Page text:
Colleton Crescent

Colleton Crescent

The Colleton Crescent collection of houses has been unconditionally loved and taken care of since its creation by Mathew Nosworthy on 3rd of September 1802.
The detailing around the doors is called ‘coade stone’, a type of ceramic, invented in Exeter by Eleanor Coade. Louisa Colleton laid the first foundation stone on 3rd September 1802 building the House currently numbered “Five” at first. The crescent is named after John Colleton who introduced in 1937, a species of magnolia to England, the mayor Thomas Floud chose to name the crescent.

It has experienced a rich history since then including a number of filming, painting and even housed a theatre. The houses have been in the filming of Rosamunde Pilcher novel, 2002 and the Onedin Line, a BBC drama production and The Hound of the Baskervilles, 1982.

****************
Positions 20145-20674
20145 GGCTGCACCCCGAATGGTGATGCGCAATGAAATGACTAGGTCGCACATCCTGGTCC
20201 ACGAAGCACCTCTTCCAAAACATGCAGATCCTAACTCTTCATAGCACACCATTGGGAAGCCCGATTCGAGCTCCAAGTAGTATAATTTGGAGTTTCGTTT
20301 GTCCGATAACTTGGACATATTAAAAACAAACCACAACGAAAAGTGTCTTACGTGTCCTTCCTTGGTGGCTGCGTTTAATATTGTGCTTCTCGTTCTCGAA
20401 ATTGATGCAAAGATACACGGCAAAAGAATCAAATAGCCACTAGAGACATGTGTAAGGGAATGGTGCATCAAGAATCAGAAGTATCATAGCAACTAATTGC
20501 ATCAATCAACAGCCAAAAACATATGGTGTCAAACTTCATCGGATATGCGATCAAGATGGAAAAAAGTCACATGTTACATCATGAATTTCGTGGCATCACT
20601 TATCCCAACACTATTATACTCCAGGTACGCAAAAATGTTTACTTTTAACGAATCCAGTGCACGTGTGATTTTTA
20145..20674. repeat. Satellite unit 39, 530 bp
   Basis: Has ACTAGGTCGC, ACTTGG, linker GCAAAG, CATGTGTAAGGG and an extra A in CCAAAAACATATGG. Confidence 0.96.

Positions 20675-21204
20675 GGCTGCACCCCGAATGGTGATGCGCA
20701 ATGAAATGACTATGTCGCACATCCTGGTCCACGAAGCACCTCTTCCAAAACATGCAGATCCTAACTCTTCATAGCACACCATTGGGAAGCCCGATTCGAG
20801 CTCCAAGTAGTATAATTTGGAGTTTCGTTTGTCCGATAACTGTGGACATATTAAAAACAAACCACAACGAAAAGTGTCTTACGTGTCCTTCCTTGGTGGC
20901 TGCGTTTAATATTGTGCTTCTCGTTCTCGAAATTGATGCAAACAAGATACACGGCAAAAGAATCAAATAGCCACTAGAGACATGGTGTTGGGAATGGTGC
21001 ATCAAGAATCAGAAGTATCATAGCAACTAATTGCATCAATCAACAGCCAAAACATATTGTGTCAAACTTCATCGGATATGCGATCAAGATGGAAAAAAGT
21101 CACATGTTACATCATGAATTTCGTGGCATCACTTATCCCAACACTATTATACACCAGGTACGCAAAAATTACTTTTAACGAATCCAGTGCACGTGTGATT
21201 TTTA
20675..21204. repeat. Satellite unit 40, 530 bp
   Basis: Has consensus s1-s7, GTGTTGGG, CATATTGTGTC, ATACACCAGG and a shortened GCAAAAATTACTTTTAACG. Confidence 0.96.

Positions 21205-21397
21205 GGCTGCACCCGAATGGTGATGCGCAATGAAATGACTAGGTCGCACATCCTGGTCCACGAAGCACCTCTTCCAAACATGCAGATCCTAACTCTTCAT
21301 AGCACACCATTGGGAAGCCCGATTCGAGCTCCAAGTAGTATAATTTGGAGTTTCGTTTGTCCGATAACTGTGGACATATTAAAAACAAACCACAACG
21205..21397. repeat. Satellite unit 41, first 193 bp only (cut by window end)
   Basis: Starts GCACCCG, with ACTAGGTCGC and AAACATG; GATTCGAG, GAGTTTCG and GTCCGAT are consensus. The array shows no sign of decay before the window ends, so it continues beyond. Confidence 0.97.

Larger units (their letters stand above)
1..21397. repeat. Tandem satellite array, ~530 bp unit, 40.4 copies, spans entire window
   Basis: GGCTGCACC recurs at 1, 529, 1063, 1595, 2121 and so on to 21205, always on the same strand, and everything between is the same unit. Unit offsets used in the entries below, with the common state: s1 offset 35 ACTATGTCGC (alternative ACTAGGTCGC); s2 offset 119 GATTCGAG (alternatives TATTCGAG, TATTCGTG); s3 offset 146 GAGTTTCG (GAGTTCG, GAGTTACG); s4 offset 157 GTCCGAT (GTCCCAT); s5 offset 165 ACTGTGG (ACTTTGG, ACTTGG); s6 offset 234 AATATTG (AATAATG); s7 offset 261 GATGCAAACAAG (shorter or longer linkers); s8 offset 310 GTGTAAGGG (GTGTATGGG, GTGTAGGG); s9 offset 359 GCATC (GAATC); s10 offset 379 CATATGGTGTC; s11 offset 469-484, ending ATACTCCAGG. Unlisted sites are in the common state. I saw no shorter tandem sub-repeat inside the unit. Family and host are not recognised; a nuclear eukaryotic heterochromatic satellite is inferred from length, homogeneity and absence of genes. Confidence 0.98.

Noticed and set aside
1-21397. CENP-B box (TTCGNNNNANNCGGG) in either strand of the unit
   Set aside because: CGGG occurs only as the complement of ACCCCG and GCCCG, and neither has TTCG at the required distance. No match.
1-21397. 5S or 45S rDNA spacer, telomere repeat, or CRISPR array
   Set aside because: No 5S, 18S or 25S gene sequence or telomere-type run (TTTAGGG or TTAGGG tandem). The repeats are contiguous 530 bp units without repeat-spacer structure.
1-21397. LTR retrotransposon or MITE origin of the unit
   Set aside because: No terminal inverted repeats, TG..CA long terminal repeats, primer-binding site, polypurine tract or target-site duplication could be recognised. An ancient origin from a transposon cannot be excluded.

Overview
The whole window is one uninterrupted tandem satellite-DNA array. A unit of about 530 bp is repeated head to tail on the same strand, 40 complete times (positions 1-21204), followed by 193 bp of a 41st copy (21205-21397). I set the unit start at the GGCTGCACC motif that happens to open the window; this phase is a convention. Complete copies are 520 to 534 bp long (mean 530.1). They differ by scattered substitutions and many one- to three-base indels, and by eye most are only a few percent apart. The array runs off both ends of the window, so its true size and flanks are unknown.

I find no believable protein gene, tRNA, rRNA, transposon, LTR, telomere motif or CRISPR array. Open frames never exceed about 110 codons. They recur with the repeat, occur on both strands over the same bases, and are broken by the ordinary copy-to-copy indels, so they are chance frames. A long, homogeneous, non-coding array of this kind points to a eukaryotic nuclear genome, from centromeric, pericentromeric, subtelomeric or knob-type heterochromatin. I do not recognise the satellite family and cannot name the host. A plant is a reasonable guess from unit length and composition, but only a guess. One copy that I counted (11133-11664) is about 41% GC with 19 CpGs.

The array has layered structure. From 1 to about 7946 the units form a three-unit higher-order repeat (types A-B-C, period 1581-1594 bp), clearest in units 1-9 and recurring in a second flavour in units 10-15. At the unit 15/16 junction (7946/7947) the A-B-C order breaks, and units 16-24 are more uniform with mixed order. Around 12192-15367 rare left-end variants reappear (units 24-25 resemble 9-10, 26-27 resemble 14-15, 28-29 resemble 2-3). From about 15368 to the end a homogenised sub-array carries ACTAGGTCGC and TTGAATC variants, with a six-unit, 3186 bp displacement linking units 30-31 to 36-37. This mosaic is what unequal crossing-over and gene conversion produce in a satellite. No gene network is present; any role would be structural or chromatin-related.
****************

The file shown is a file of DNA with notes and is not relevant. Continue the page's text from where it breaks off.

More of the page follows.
The houses contain antique mirrors, flock wallpaper, and views across the quay, oval windows on each landing, rather like the inside of a lighthouse, it must be one of the most opulent rooms in town. The crescent was also often used by the military for parades and assemblies on special occasions. On the 75th birthday of George III in June 1813 it was reported, "At noon the Royal Artillery fired a royal salute of 21 guns in front of Colleton Crescent....".